Reinvesting in urban poor communities

23 Oct 2019 / 19:36 H.

HAVING a house is more than just about having a place to stay. A house offers you security and a place where you can live in comfort and security.

However, for the urban poor living in dilapidated buildings, their neighbourhoods are a far cry from the image of the safe, affordable and resilient communities put forward by the sustainable development goals.

Many low-income apartments in Petaling Jaya are barely 20 years old and are already in a state of decay with broken lifts, damaged playgrounds and halls, potholed roads and walls with peeling paint.

Meanwhile, money is a constant problem as joint management boards struggle with poor management leading to uncollected maintenance fees and resulting in frequent water cuts due to unpaid bills.

But the problem is not just structural. When asked what she hoped to see change, Noraida, a mother of five told my office that she hoped to see her children grow up in a safe environment. She said that she lived in constant fear that her children might be influenced by one of the drug pushers, gangsters and criminals in her neighbourhood.

The 11th sustainable development goal is to create sustainable cities and communities.

It is time that we move towards this by asking how we mitigate the inequalities and disparities in our society that are preventing the urban poor from taking part and being included in the development our cities.

Creating a caring community

The heart and soul of any community are its people. There are good and caring leaders in every community but how do we identify and empower these individuals with the knowledge and tools to create change within their own community.

The president of the residents association of Taman Medan Cahaya Block B is an example of a dedicated and respected community leader who has taken the initiative to uplift the residents. Ever since he moved into his neighbourhood, Fuad has gone all out to get the residents of his apartment block together.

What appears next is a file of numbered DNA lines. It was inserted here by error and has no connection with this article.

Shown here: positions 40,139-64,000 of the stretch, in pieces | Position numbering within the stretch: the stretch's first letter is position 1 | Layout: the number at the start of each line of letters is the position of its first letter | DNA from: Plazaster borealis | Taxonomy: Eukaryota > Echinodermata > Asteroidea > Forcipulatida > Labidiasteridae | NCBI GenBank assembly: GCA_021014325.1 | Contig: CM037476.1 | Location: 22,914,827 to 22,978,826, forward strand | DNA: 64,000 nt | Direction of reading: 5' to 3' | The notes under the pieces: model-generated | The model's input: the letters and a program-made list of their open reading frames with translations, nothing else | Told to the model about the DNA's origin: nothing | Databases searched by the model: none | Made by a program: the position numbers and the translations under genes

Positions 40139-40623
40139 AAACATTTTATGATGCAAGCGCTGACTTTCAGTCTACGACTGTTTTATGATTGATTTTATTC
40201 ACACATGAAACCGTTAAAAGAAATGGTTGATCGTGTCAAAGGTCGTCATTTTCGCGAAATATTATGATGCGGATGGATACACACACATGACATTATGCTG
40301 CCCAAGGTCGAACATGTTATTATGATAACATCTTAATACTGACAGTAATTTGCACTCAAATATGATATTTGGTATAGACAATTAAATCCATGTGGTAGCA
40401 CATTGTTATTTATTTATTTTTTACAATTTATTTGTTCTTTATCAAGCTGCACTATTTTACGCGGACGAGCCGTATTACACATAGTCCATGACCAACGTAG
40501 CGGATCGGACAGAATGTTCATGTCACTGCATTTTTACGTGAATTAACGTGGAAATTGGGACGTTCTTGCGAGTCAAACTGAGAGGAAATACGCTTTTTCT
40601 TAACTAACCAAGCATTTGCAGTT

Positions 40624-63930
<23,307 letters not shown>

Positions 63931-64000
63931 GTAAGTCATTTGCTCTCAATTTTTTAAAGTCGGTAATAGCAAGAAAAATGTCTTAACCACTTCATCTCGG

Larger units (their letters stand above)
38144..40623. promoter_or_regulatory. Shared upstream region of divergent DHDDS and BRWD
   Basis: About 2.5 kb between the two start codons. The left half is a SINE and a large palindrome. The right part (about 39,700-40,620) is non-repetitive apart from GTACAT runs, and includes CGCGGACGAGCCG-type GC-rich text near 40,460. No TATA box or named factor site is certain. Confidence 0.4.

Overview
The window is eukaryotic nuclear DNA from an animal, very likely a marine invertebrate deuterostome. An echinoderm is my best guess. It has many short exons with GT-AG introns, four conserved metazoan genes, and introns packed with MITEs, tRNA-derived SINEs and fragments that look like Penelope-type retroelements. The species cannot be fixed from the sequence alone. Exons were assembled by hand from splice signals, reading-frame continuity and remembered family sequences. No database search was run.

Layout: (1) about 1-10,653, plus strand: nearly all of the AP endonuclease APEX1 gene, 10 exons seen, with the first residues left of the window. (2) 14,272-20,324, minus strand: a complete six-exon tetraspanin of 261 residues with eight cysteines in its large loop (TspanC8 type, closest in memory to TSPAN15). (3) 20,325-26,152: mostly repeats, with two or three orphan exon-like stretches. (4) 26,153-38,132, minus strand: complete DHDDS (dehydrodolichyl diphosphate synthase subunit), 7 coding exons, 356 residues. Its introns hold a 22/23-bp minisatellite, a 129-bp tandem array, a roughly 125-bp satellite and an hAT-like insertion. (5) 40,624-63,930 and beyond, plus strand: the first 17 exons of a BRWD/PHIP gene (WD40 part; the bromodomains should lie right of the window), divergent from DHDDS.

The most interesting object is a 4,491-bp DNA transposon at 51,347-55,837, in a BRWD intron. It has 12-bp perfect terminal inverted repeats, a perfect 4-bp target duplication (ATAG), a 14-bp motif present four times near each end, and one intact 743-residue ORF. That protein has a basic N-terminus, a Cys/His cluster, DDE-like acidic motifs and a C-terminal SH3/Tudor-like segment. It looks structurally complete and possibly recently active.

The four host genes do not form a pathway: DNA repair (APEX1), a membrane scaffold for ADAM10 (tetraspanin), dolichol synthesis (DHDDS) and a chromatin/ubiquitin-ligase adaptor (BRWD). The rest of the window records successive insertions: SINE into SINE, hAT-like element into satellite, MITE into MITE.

He frequently engages residents by organising talks, classes and activities, and has also used these activities to get the local council and elected representatives to take part in the area.

Since becoming member of Parliament, my office has been able to run many community programmes for the residents including a successful health programme that has managed to promote healthy living among the urban poor.

The community leadership has been instrumental in allowing my volunteer team and me, who are from outside the B40 community, to build stronger relationships with the residents.

It is important to build the capacity of local leaders from these communities. My office has run several community programmes in Desa Mentari that target potential community leaders to provide them with the knowledge and skills they need to solve local issues.

We started with property rights and helping local leaders know the functions of the joint management boards, commissioner of buildings, local council and elected representatives. Next, we got them to design and run their programmes in their local communities.

We also run a childcare workshop for low-income women in the Lembah Subang Peoples’ Housing Project. This enabled the women to start their own childcare centres.